Almost certainly the best annual punk festival ever, Riot Fest gets a lot of its energy from its multivenue format—it’s no trapped-in-one-place-for-three-days swampfest like Pitchfork or Lollapalooza. Another compelling feature is its stylistic diversity. Pop-punk, ska, hardcore, emo, shockabilly, and even metal are well represented; you get both, say, the fierce political rage of Anti-Flag and the fuck-everybody foulness of the Meatmen.
Founder Mike “Riot” Petryshyn (named head talent buyer for the Congress Theater in August) loves nudging some of the greatest names from the midwest’s punk past into reuniting for his fest. Naked Raygun had such a blast when they got back together here in 2006 that they decided to keep it up. An early version of the band—Jeff Pezzati, Santiago Durango, Camilo Gonzalez, and Jim Colao—is playing this year’s fest, sharing a bill with the original lineup of the Effigies in an already sold-out benefit for the Chicago Coalition for the Homeless. Tim Kinsella’s Cap’n Jazz didn’t reunite specifically for Riot Fest—they’ve been at it all summer, including a triumphant gig at Wicker Park Fest—but this may be the last chance to glimpse them in the wild: Kinsella’s said they’ll play their last show in the fall, but hasn’t disclosed whether this will be that show. Probably the biggest reunion story, though, is legendary early-80s political hardcore band Articles of Faith, who remained defiantly Rust Belt at a time when their brand of music seemed centered in DC. Their records still sound fresher and fiercer than those of some of their more famous peers. They’ll be bringing their original lineup and a new EP to their first live performance in 25 years.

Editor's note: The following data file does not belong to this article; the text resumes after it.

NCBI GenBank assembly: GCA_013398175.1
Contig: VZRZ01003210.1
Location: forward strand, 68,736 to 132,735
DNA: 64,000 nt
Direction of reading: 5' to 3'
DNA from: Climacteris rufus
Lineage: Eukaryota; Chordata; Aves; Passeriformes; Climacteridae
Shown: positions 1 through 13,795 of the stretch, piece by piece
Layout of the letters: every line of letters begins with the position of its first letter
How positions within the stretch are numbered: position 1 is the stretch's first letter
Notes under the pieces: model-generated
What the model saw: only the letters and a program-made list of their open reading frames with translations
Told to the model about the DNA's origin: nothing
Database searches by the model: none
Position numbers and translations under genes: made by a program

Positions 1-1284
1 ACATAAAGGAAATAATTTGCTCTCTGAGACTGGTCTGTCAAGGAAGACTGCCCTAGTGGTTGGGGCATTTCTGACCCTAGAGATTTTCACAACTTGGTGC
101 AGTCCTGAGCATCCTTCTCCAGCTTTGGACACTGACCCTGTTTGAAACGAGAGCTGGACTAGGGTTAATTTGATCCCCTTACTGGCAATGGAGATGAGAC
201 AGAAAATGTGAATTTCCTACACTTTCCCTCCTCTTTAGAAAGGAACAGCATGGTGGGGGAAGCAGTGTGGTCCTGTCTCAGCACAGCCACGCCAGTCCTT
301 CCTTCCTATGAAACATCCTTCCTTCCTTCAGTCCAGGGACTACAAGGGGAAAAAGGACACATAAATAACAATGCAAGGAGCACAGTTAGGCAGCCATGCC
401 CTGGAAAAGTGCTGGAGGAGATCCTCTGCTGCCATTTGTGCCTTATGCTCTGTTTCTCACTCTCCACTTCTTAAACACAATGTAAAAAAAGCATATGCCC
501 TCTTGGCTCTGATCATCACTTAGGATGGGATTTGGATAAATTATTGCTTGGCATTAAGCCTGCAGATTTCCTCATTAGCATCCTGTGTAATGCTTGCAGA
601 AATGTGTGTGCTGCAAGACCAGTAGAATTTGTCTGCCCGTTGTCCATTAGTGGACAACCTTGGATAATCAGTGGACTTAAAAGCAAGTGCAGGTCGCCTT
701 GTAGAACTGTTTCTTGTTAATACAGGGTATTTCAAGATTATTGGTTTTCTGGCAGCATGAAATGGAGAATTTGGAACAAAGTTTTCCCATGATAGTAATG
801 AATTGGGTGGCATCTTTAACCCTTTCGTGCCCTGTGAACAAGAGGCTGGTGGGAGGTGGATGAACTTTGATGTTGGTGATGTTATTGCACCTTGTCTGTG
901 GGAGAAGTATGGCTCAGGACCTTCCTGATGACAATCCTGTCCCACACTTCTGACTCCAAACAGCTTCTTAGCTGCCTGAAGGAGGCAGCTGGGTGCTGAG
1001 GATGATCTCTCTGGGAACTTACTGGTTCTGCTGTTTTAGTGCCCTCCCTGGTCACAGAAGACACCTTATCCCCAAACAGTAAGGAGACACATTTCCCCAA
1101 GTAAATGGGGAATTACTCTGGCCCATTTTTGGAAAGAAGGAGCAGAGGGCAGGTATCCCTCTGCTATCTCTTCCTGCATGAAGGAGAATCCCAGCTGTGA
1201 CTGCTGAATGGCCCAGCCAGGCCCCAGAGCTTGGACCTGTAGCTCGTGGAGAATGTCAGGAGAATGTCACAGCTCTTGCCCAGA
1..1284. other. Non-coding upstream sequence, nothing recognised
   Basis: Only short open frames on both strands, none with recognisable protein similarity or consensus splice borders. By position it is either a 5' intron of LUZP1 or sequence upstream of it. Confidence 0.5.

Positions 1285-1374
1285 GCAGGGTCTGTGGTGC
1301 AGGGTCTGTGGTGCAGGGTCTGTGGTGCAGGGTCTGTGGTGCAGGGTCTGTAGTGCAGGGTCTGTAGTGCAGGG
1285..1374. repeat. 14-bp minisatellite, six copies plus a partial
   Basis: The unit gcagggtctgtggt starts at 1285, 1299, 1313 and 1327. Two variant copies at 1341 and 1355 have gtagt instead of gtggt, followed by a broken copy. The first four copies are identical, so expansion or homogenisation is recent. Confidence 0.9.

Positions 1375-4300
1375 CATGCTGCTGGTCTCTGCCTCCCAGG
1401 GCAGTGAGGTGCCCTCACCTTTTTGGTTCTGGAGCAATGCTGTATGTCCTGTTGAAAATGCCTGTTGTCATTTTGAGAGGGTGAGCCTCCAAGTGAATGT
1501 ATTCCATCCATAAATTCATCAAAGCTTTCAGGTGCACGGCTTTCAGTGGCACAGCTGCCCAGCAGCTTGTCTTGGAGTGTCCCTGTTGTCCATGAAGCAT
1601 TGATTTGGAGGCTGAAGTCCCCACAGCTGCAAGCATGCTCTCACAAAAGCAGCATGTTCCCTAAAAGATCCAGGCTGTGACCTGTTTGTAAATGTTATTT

Competition for tickets to these shows is cutthroat, so don’t procrastinate. But the talent bench for Riot Fest is deep, and some of the least-hyped bills—Propagandhi and Cobra Skulls, Bhopal Stiffs and Mexican Cheerleader, the Cro-Mags and OFF!—should be an excellent deal.
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